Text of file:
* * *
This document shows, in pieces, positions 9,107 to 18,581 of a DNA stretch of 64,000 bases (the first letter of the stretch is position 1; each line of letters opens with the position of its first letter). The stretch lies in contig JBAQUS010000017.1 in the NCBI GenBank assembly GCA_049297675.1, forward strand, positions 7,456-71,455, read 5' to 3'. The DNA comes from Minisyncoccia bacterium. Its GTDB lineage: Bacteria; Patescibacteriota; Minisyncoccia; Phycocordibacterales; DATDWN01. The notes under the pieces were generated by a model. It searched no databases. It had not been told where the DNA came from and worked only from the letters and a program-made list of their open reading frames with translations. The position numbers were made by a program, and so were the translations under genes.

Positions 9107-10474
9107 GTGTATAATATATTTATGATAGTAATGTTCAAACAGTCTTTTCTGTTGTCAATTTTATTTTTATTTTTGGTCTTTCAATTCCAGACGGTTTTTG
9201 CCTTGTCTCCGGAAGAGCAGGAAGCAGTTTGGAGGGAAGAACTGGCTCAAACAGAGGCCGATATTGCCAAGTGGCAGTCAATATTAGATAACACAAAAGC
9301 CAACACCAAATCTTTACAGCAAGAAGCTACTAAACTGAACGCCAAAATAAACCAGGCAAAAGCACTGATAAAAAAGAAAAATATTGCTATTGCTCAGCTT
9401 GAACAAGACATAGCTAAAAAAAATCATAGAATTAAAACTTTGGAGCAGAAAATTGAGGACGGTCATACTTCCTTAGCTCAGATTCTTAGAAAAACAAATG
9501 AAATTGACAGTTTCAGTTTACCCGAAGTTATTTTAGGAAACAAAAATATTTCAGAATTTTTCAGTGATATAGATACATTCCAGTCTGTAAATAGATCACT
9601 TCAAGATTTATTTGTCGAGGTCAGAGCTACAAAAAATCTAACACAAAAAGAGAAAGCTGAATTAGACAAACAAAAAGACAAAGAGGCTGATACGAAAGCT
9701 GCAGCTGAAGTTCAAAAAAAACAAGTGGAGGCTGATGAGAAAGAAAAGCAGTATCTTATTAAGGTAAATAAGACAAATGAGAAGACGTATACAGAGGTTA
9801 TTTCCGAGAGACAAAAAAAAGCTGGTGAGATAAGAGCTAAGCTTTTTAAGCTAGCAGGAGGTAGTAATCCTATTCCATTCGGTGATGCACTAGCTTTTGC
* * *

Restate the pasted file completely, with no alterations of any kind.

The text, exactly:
This document shows, in pieces, positions 9,107 to 18,581 of a DNA stretch of 64,000 bases (the first letter of the stretch is position 1; each line of letters opens with the position of its first letter). The stretch lies in contig JBAQUS010000017.1 in the NCBI GenBank assembly GCA_049297675.1, forward strand, positions 7,456-71,455, read 5' to 3'. The DNA comes from Minisyncoccia bacterium. Its GTDB lineage: Bacteria; Patescibacteriota; Minisyncoccia; Phycocordibacterales; DATDWN01. The notes under the pieces were generated by a model. It searched no databases. It had not been told where the DNA came from and worked only from the letters and a program-made list of their open reading frames with translations. The position numbers were made by a program, and so were the translations under genes.

Positions 9107-10474
9107 GTGTATAATATATTTATGATAGTAATGTTCAAACAGTCTTTTCTGTTGTCAATTTTATTTTTATTTTTGGTCTTTCAATTCCAGACGGTTTTTG
9201 CCTTGTCTCCGGAAGAGCAGGAAGCAGTTTGGAGGGAAGAACTGGCTCAAACAGAGGCCGATATTGCCAAGTGGCAGTCAATATTAGATAACACAAAAGC
9301 CAACACCAAATCTTTACAGCAAGAAGCTACTAAACTGAACGCCAAAATAAACCAGGCAAAAGCACTGATAAAAAAGAAAAATATTGCTATTGCTCAGCTT
9401 GAACAAGACATAGCTAAAAAAAATCATAGAATTAAAACTTTGGAGCAGAAAATTGAGGACGGTCATACTTCCTTAGCTCAGATTCTTAGAAAAACAAATG
9501 AAATTGACAGTTTCAGTTTACCCGAAGTTATTTTAGGAAACAAAAATATTTCAGAATTTTTCAGTGATATAGATACATTCCAGTCTGTAAATAGATCACT
9601 TCAAGATTTATTTGTCGAGGTCAGAGCTACAAAAAATCTAACACAAAAAGAGAAAGCTGAATTAGACAAACAAAAAGACAAAGAGGCTGATACGAAAGCT
9701 GCAGCTGAAGTTCAAAAAAAACAAGTGGAGGCTGATGAGAAAGAAAAGCAGTATCTTATTAAGGTAAATAAGACAAATGAGAAGACGTATACAGAGGTTA
9801 TTTCCGAGAGACAAAAAAAAGCTGGTGAGATAAGAGCTAAGCTTTTTAAGCTAGCAGGAGGTAGTAATCCTATTCCATTCGGTGATGCACTAGCTTTTGC